Pitt Rivers Museum

'Shout queer!' The museums bringing LGBT artefacts out of the closet

Title: 'Shout queer!' The museums bringing LGBT artefacts out of the closet
Author: David Shariatmadari
Media Outlet: The Guardian
Publish Date: July 8, 2019

A darkly jumbled 19th-century anthropological museum, the Pitt Rivers is an unlikely setting for cutting-edge identity politics. But its openness to queer perspectives is part of a wider ethos of interrogation, borne out by the fact that even members of staff describe the collection, gathered magpie-like from cultures around the world, as “incredibly problematic”. Curators are preoccupied by questions such as: How did this stuff get here? Who is it for? And what stories are being told about it? “I think this is a moment of huge change in museums and particularly in collections like [ours],” says head of education Andy McLellan. “When people came into the museum 20 years ago, they just went, ‘Isn’t the Pitt Rivers museum a quaint place! And it’s got these lovely handwritten labels and, oh, they’re a little bit iffy but it’s all about the atmosphere.’ And people are coming into the museum today and they’re saying, ‘You need to change this. You need to face up to these issues. We want to find out about them – we don’t want you hiding them.’”

Pitt Rivers: The museum that's returning the dead

Title: Pitt Rivers: The museum that's returning the dead
Author: Dave Gilyeat
Media Outlet: BBC News
Publish Date: January 29, 2019

“In Oxford, the Pitt Rivers Museum - founded with the collection of a Victorian general, Augustus Pitt Rivers - holds about 2,000 such specimens.

(…)

"We can't undo history but we can be a part of the process of healing," says Laura van Broekhoven, director of the museum.

She says the process is about having an "open conversation" with those affected.”

(…) Ashley Jackson, professor of Imperial and military history at King's College, believes if the situation was reversed, there would be strong feelings in the UK.

"If a museum in Beijing or Harare had the remains or funeral regalia of an important king or archbishop there'd be an enormous movement to try and get them back here," he says.”

UK museums task staff with identifying 'stolen' colonial collections

Title: UK museums task staff with identifying 'stolen' colonial collections
Author: Hannah Furness
Media Outlet: The Telegraph
Publish Date: January 1, 2019

“Britain’s leading museums are employing full-time staff to revisit their colonial-era collections, in a bid to acknowledge the controversies of where they came from.

(…) “The V&A has “strengthened its commitment to provenance research”, a spokesman said, recently appointing a dedicated “Provenance and Spoliation Research Curator”, to look into the origins of the Gilbert Collection, made up of gold and silver, enamel miniatures, gold boxes and mosaics amassed through the 20th century, and coordinate the museum’s overall re-examination of where objects came from.”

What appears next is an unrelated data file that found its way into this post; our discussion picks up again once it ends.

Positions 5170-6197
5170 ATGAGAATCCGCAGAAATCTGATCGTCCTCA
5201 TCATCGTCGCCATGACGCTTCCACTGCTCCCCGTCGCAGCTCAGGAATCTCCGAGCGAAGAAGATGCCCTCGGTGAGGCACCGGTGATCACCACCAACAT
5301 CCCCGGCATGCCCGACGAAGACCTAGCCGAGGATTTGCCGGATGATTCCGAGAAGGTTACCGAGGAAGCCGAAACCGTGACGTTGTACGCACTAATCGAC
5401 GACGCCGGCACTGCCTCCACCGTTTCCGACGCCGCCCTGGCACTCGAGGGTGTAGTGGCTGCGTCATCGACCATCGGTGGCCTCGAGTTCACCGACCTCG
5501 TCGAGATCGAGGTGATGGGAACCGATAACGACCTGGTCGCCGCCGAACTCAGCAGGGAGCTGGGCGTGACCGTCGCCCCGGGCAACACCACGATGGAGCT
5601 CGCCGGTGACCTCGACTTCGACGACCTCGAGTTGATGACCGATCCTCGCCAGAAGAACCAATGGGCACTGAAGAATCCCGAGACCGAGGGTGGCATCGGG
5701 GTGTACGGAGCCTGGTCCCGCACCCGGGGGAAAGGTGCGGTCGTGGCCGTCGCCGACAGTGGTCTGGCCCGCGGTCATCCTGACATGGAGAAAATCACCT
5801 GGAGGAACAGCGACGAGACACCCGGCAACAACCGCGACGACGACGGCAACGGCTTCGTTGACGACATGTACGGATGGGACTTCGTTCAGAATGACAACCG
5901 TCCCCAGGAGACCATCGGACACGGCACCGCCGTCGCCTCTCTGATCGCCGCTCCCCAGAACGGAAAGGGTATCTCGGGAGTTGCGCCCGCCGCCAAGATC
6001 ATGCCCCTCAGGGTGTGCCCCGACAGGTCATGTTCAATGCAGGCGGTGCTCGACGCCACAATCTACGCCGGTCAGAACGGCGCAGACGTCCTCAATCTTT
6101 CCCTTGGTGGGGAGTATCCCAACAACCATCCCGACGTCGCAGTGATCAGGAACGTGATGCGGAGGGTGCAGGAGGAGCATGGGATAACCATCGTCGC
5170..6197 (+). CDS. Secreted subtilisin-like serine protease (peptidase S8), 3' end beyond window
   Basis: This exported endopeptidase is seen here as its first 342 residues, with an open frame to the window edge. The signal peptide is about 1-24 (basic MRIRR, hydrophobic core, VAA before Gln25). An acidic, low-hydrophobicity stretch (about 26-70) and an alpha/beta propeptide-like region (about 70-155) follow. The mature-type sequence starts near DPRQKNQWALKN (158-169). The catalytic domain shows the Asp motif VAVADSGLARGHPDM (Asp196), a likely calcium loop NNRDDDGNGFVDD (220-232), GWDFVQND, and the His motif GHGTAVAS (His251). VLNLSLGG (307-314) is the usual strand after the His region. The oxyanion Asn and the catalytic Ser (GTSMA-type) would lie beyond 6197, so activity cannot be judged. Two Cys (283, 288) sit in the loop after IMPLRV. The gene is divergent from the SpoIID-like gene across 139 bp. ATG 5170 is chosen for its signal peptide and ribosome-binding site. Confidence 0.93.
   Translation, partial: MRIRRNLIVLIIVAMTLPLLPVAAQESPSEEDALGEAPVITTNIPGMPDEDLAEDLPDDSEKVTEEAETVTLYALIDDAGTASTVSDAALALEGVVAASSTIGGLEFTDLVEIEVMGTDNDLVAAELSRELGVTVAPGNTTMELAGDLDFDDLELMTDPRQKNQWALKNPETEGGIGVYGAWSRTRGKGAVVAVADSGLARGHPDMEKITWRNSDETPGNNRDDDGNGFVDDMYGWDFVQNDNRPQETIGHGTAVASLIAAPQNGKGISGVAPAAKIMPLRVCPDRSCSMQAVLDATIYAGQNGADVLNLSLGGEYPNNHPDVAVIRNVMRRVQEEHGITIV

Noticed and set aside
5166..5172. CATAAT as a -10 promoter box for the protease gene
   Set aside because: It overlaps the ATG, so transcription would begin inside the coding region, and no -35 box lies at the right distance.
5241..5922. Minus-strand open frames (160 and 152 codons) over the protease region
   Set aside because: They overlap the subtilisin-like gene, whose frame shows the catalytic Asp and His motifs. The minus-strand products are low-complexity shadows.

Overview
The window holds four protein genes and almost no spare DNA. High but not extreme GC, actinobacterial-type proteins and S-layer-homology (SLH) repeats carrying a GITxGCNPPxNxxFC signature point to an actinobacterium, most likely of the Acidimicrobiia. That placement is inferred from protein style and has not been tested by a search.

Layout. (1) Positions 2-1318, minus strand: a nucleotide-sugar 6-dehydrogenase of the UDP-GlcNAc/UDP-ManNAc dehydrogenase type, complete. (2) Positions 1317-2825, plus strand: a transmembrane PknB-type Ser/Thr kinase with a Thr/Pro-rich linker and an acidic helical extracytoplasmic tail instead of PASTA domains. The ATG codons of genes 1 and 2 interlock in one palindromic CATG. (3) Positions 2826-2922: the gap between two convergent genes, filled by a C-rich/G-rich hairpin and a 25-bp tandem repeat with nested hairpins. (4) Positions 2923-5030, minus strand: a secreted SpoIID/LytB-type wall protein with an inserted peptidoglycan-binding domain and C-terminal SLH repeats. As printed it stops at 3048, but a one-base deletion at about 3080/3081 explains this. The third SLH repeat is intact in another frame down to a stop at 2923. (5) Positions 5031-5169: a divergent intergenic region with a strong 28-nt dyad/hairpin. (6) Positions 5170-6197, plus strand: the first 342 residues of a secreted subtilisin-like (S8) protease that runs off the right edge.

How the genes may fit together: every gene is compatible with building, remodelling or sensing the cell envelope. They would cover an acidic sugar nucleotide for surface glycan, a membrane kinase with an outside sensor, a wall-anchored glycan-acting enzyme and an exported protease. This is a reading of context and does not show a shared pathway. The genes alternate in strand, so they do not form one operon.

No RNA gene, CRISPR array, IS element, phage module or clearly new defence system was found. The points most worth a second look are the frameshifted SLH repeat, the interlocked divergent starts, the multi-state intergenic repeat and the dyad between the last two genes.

(…) Pitt Rivers Museum in Oxford is advertising for a research assistant to manage a labelling project, to “identify and find ways to redress a range of ethical issues in the current displays”.

Paid between £32,236 and £39,609, the successful candidate will “tackle a complex problem around historical labelling and language-use in the much-loved and criticised Pitt Rivers Museum”, with the aim to “dissect and dismantle some of the complex contested words, stereotypes and concepts that are present not only in museums but in society at large”.”

Hey, that's our stuff: Maasai tribespeople tackle Oxford's Pitt Rivers Museum

Title: Hey, that's our stuff: Maasai tribespeople tackle Oxford's Pitt Rivers Museum
Author: Yohann Koshy,
Media Outlet: The Guardian
Publish Date: December 4, 2018

“(…) Will the Maasai be able to facilitate the return of sacred objects? Van Broekhoven tells me over email that “in principle”, and provided they find funding, the museum is ready to “learn together how we might envision new ways of redress”. The words are carefully chosen. Nangiria, ever the diplomat, suggests an alternative solution in one of our conversations: inviting elders to perform a spiritual ceremony that will “disconnect” the objects from their cultural function, allowing the Maasai to actively donate them to the museum. The museum will wait to hear from the elders to “jointly decide” on the next steps in the partnership.”